mises.org / Gary Galles / November 26, 2016
Who creates federal laws? Civics books say it is Congress, but the real answer today may be the executive branch. Earlier this year, James Gattuso and Diane Katz reported that just the 229 major regulations issued since 2009 added over $100 billion in annual costs (according to the regulatory agencies), $22 billion coming in 2015. With estimates of the total regulatory costs now exceeding income tax burdens at over $2 trillion annually, regulations were far more burdensome for many Americans than legislation.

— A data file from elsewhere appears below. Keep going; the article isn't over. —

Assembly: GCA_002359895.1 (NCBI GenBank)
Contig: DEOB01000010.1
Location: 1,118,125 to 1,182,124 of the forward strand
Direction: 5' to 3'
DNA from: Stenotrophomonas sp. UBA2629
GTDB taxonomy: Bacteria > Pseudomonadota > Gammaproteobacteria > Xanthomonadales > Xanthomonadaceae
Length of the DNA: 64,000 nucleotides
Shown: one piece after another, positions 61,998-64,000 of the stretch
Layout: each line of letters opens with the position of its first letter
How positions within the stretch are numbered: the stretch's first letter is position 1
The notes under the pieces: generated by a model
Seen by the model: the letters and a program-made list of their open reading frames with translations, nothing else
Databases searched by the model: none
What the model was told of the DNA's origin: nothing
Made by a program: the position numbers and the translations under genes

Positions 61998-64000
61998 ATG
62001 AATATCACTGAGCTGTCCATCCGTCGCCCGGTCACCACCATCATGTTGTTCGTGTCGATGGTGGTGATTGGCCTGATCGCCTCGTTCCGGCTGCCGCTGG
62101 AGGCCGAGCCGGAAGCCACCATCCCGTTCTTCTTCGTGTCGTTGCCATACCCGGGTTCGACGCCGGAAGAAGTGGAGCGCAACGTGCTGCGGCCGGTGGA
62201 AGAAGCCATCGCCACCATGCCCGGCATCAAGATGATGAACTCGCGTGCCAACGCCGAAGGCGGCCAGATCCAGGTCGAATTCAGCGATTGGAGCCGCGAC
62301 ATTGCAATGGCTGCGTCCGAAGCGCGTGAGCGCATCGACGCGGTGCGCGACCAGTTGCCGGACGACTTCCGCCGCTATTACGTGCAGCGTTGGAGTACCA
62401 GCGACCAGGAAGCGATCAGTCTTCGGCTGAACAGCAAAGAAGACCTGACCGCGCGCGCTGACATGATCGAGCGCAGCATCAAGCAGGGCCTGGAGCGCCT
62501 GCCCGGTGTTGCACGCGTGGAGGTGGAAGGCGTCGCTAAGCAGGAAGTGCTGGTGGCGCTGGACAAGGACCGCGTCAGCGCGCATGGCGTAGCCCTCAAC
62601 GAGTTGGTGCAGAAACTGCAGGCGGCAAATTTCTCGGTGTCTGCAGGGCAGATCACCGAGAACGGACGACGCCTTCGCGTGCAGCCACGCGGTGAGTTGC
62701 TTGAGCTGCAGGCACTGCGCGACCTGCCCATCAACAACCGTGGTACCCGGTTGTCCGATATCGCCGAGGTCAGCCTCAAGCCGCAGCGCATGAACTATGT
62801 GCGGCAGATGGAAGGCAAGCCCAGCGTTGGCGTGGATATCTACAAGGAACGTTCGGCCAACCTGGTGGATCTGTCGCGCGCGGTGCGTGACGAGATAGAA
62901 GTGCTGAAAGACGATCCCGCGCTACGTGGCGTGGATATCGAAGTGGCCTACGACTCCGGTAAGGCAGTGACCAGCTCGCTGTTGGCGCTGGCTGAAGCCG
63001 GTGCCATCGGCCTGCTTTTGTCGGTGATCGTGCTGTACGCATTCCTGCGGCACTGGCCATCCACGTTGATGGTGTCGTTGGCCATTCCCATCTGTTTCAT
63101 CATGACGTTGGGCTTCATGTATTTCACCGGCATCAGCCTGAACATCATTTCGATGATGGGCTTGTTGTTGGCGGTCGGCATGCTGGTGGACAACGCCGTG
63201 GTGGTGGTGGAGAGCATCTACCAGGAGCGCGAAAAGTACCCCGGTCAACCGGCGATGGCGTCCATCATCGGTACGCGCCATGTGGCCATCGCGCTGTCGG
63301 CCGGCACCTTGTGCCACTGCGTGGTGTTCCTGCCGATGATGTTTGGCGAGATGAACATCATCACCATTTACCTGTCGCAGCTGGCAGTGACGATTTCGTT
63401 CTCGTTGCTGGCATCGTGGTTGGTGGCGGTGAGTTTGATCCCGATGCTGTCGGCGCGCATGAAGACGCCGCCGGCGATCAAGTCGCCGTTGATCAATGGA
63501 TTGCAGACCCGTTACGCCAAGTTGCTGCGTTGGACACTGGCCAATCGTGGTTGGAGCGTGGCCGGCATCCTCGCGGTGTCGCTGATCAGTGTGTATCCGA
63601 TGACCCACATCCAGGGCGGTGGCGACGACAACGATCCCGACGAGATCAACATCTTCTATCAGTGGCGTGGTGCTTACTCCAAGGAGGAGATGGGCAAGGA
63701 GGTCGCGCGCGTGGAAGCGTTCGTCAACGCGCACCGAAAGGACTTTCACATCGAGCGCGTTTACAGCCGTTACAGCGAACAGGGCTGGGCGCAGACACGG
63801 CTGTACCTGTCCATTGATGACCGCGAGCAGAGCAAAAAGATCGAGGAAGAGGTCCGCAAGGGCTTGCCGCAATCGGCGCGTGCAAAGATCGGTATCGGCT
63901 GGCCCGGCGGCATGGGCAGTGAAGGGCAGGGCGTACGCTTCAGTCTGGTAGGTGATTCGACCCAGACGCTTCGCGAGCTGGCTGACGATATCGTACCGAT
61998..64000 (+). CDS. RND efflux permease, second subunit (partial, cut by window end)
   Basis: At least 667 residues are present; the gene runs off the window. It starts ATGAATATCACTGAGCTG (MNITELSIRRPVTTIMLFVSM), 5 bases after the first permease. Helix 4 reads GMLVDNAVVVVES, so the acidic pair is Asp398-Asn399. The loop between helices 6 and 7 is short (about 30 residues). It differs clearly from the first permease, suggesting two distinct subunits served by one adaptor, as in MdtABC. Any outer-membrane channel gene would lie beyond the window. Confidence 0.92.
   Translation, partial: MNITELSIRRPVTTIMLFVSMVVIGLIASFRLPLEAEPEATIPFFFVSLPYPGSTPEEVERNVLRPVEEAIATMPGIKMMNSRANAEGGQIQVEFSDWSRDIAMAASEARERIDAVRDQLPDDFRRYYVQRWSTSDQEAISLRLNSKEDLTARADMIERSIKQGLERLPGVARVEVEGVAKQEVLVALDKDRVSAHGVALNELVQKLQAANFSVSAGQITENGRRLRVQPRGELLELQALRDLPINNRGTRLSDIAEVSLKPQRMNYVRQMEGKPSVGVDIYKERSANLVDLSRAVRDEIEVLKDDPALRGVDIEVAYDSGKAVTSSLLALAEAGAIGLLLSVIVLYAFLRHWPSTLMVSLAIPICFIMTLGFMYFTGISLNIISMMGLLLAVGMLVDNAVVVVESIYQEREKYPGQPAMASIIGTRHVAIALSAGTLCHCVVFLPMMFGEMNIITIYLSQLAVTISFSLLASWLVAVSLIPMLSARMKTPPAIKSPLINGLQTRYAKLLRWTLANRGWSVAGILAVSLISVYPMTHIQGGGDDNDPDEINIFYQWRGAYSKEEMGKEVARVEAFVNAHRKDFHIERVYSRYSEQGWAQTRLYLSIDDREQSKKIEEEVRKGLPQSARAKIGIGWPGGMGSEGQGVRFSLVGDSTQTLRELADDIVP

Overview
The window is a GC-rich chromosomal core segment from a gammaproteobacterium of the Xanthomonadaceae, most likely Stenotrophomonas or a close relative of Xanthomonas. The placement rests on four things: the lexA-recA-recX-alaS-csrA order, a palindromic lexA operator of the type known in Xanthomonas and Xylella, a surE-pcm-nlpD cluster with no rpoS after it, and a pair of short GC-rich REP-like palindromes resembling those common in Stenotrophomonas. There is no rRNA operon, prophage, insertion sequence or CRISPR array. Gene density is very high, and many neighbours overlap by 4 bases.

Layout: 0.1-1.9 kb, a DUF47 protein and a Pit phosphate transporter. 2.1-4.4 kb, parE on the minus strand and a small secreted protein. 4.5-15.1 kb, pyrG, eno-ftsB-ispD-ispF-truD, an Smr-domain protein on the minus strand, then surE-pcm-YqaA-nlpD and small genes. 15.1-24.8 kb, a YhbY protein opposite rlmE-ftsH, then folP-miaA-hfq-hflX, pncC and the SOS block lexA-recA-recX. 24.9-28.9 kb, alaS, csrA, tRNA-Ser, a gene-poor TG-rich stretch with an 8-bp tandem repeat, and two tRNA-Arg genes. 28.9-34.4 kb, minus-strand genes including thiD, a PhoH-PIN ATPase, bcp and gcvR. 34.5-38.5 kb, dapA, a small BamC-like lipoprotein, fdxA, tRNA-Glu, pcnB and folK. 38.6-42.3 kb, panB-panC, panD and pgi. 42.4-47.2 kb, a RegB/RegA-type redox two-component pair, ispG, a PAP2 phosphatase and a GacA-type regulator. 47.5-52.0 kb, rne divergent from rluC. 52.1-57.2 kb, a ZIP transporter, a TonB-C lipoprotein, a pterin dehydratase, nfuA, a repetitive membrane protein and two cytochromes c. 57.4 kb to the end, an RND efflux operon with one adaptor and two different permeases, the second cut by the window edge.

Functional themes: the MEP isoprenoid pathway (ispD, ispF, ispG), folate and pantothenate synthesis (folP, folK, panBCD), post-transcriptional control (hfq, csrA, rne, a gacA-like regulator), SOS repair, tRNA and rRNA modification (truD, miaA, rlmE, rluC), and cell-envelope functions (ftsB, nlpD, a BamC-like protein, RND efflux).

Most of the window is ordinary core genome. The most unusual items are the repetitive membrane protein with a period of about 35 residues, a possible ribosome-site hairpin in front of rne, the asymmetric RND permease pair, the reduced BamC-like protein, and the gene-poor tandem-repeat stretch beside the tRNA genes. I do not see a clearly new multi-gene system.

Unfortunately, missing from this process is accountability to citizens. In response, some members of Congress have turned to supporting the “Regulations from the Executive in Need of Scrutiny” (REINS) Act, which would require Congress to approve major regulations before they could take effect.
Why is this necessary when the US Constitution specifically assigns all legislative powers to Congress? Because Congress has increasingly abdicated its lawmaking responsibility, delegating its power through vague laws and mandates to executive agencies, which then impose and enforce the actual regulations that legally bind Americans.